Cellular & Microscopic Biology
Cellular and microscopic biology allow scientists to study cells and microorganisms. Cellular biology is the study of cells, including their structure and function. Microbiology is the study of microorganisms, which include algae, bacteria, and viruses.
What Is Whiskey Fungus and Is it Dangerous?
First, Second, Third, Removed, Kissing — It's Complicated! A Cousins Tutorial
London Scientists Described 552 New Species in 2021. Here Are 4 Favorites
These Giants Are the 7 Tallest Trees in the World
What Is the Oldest Tree in the World?
Snake Plant: A Great Plant for People Who Aren't Great With Plants
Ivory Poaching Led Only Female Elephants to Evolve Tuskless
The Proof Is in the Footprints: Humans Came to Americas Earlier Than Thought
Batesian Mimicry: How Copycats Protect Themselves
DNA From Beethoven's Hair Reveals Poor Health and Family Secrets
How Human Height Has Changed Over Time
What Is the Atacama Skeleton, and Why Is It So Controversial?
How Having an Imagination Sets Us Apart and Makes Us Human
Can Bionic Reading Make You Read Faster?
Why Do Certain Experiences Give Us Goosebumps?
It's kind of amazing that no two fingerprints are alike, not even for identical twins! But why is that?
By Alia Hoyt
Did viruses show up on Earth before or after living cells? A microbiologist uses the fossil record to explain.
By Kenneth Noll
The Ophiocordyceps unilateralis fungus makes a mockery of ant free will. But how does it take over the ant body to control its host?
You probably use the words mold and mildew interchangeably. But these two types of fungi aren't quite the same. Is one worse?
Do the sewers hold the answers to the next COVID-19 surge? And what else can testing samples of untreated wastewater tell us about the health of our communities?
Mold is a type of fungus, and it's everywhere — indoors, outdoors and even in the air. But is black mold worse than the rest?
Niels Bohr proposed the model of the atom that we still learn in school today, even though it's technically incorrect.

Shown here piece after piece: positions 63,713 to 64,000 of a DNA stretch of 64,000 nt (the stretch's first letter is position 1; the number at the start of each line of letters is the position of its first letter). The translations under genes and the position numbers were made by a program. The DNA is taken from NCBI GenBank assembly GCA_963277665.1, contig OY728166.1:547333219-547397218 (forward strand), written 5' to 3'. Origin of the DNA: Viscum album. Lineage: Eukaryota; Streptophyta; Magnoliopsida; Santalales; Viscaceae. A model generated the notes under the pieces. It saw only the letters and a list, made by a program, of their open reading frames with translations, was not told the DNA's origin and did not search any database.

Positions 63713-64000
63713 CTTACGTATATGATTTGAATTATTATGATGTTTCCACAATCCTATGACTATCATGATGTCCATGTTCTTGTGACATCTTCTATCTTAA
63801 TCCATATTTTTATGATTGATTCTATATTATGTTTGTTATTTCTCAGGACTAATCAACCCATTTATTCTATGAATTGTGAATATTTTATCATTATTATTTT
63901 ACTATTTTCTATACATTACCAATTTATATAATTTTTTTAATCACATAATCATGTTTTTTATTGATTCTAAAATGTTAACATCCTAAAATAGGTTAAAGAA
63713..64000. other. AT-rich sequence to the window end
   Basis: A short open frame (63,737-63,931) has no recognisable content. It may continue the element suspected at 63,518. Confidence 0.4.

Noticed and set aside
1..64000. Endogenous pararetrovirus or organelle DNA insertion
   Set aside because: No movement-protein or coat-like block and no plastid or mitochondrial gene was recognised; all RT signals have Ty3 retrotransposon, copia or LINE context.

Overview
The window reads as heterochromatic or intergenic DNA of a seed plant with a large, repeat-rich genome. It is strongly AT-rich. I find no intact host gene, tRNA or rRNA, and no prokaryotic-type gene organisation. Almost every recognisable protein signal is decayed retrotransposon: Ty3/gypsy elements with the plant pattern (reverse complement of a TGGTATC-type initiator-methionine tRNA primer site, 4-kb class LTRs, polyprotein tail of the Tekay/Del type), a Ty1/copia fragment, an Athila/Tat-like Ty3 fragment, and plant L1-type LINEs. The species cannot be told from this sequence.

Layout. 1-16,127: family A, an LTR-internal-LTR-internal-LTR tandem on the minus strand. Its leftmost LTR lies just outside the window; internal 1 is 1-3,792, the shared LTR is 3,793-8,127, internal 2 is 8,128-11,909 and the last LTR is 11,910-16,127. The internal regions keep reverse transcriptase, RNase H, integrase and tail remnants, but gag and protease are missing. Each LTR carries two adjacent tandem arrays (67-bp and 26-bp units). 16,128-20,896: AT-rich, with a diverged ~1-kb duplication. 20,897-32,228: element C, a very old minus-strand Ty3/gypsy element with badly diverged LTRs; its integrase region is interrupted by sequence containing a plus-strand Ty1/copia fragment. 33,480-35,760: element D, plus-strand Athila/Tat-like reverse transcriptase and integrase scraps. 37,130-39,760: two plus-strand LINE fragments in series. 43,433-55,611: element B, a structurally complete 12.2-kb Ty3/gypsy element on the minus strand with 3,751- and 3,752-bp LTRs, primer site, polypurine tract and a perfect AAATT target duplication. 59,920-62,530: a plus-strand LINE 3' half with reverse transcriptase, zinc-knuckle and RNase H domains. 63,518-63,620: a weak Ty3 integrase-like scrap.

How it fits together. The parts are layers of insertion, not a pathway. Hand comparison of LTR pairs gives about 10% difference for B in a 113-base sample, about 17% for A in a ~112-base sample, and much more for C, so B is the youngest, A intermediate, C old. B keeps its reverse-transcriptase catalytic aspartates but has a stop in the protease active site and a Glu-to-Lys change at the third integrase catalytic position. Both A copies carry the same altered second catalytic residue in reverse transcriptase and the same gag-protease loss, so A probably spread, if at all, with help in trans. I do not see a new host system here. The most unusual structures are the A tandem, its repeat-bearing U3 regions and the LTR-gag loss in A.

Centrioles are spindles that create the pathways for chromosomes to follow during cell division.
The part of your cells that helps you recover from a hangover is shaped like a maze of tubes and is made of two parts — the rough endoplasmic reticulum and the smooth endoplasmic reticulum.
Prokaryotic cells are like single-room efficiency apartments while eukaryotic cells are like mansions with many rooms — and they are the only two kinds of cells in the world.
A single-celled algae, barely visible to the eye, plankton contributes to some of the world's most important resources and is essential to the food chain that supports all life.
You could be excused for thinking that, of course, all animals breathe oxygen to live. Because it wasn't until very recently that scientists discovered the only multicellular animal that doesn't. Meet Henneguya salminicola.
Influenza, Ebola and COVID-19 are all viruses. Find out what a virus does to your body and how to decrease your chance of exposure.
Viruses need hosts to replicate and reproduce. So if a virus has no host, how long can it survive? It depends on a lot of factors.
Chloroplasts are where some of the most miraculous chemistry on Earth goes down.
Blood transfusions are required in the U.S. every two seconds. That's why the research from the Withers Lab, which converted Type A blood to universal donor blood using bacteria, is so groundbreaking.
By John Donovan
No life, except possibly very small bacteria, would exist on Earth without photosynthesis.
Yep, fungi are all around us — in the grocery store, in the woods or living on your discolored toenail. And fungi can break down almost anything.
When an electron loses its partner, it creates a free radical. So is that free radical now potentially hazardous to your health?
While plant and animal cells are strikingly similar, the main difference between them is that plant cells are able to create their own food and animal cells cannot.
While researchers can't say from this small study whether hairy men are inherently germier than the rest of the human race, the results are startling.
This stunning sight is totally natural and totally cool.
Scientists started an experiment back in 2014 that will run for 500 years. The first results were recently published. So, what have they found so far?
Could these incredible new organisms provide clues about how life might exist in other areas on Earth — or even on other planets?
By John Donovan
Researchers are calling for a new "Noah's Ark" to store microbes that might one day be valuable.
By Chris Opfer